The case I am about to relate to you stems from a police case of mistaken identity and the victim was major league baseball player, Don Rudolph. In 1963 Rudolph was a pitcher with the Washington Senators. He had signed his contract for 1964 and after the incident signed his 1965 contract for $7,000. As stated in the court papers this was a 40% cut in salary. Rudolph blames this on the incident I am about to relay here.
It began in December 1963 when Don, his wife Patti Waggin, their child Julena and Patti's brother Al Hardwicke, his wife Margie (although in court papers it states Mary), child and a relative named "Borden Anderson," were at Don's home on Index Street in Granada Hills. If I am not mistaken Borden was a relative also known as "Scootchie" in letters I have written by Patti during her life.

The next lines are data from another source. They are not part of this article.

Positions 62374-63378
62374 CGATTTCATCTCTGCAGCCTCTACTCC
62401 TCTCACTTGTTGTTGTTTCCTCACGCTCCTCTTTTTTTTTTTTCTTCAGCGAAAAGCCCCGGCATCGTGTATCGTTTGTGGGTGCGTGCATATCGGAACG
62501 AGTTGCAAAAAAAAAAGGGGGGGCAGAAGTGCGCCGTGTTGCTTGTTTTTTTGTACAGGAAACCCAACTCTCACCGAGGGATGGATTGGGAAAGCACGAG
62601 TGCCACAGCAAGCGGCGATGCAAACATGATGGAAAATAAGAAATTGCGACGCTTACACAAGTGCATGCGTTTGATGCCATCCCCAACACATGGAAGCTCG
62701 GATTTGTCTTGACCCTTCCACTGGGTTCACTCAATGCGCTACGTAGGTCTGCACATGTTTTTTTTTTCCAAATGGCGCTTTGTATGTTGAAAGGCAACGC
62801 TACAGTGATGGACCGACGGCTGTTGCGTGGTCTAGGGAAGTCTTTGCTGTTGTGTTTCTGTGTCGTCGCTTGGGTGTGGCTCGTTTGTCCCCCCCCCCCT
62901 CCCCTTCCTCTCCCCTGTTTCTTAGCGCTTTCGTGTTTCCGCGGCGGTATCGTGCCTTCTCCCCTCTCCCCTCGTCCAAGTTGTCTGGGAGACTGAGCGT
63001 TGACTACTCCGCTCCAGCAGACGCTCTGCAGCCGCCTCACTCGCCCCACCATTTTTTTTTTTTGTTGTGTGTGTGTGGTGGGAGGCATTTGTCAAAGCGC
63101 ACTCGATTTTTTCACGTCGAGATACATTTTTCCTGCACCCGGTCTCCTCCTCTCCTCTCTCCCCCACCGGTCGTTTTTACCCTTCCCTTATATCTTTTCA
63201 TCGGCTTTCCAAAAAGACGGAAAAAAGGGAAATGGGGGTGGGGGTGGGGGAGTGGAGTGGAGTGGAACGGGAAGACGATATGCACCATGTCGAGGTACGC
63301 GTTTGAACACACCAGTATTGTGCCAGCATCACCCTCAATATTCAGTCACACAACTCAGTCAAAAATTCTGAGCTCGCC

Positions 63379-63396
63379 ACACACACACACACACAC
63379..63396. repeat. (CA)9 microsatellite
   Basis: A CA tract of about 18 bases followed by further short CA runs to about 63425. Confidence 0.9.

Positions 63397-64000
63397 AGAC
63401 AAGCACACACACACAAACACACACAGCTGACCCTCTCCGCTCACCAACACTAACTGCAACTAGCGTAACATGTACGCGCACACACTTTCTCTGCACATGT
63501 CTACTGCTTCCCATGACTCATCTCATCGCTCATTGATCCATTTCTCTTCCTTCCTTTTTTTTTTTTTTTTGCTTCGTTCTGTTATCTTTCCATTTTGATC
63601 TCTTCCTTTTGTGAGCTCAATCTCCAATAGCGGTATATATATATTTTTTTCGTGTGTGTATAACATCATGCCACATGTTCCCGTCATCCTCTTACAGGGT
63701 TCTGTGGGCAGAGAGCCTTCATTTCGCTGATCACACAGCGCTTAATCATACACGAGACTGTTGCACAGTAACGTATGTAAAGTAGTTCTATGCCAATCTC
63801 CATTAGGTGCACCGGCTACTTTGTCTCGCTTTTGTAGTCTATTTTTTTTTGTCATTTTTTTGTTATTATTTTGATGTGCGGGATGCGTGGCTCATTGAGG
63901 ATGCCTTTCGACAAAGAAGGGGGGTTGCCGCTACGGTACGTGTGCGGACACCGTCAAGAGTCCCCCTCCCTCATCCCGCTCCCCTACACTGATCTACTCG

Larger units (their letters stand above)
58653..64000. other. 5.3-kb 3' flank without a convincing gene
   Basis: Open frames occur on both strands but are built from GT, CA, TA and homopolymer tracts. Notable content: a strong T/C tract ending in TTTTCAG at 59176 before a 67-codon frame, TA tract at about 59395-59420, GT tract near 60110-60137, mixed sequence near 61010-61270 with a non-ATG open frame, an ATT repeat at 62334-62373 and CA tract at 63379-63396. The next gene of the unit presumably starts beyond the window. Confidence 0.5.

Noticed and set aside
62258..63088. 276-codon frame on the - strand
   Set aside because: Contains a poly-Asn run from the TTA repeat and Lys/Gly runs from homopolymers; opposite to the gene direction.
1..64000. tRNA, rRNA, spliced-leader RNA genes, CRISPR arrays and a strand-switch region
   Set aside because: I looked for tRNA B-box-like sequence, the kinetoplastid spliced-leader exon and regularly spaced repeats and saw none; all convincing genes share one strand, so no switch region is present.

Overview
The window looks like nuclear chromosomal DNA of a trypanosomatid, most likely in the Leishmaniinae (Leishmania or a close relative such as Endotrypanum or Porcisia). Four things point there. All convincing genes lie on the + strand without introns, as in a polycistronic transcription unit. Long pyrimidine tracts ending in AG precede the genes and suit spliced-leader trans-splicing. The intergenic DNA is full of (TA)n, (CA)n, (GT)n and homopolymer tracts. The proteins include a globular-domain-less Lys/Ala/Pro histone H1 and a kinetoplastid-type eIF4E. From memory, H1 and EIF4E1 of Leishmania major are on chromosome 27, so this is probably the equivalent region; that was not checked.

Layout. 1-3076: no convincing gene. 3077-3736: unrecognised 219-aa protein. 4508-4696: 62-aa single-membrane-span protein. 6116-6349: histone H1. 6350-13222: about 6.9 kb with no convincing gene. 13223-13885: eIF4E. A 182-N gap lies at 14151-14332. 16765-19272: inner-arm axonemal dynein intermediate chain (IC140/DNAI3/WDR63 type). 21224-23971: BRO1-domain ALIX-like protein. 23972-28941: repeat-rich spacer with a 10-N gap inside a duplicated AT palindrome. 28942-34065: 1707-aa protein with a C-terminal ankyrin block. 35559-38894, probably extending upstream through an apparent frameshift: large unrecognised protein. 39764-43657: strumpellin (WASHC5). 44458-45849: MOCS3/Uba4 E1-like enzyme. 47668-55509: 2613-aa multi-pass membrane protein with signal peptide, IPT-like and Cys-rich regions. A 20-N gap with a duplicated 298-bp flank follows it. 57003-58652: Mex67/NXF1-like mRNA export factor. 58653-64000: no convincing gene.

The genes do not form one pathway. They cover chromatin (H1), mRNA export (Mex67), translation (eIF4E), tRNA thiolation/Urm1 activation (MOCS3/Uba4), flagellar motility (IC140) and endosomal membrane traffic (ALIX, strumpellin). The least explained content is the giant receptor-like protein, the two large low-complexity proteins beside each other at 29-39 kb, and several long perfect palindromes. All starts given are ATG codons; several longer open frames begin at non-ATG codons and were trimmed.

At about 9:00 at night on December 5th, according to Don's testimony in court papers, Police officers (detectives) burst into the home without warrants, entered "wrongfully and with force," and the police "cursed, manhandled and berated" Don and Al. Finally they were "forcibly taken from this home and taken to two police stations, detained, interrogated, threatened and ultimately released."
Furthermore the testimony follows "All conduct was done in the presence of women and children, causing great fear, hysteria, upset and pandemonium." As a result they were compelled to seek medical treatment and continue to do so." Another key is as follows;
"In addition, Mr. Rudolph suffered injury to his left shoulder and arm, which may affect his occupation as a major league professional baseball player to the total damages of $500,000."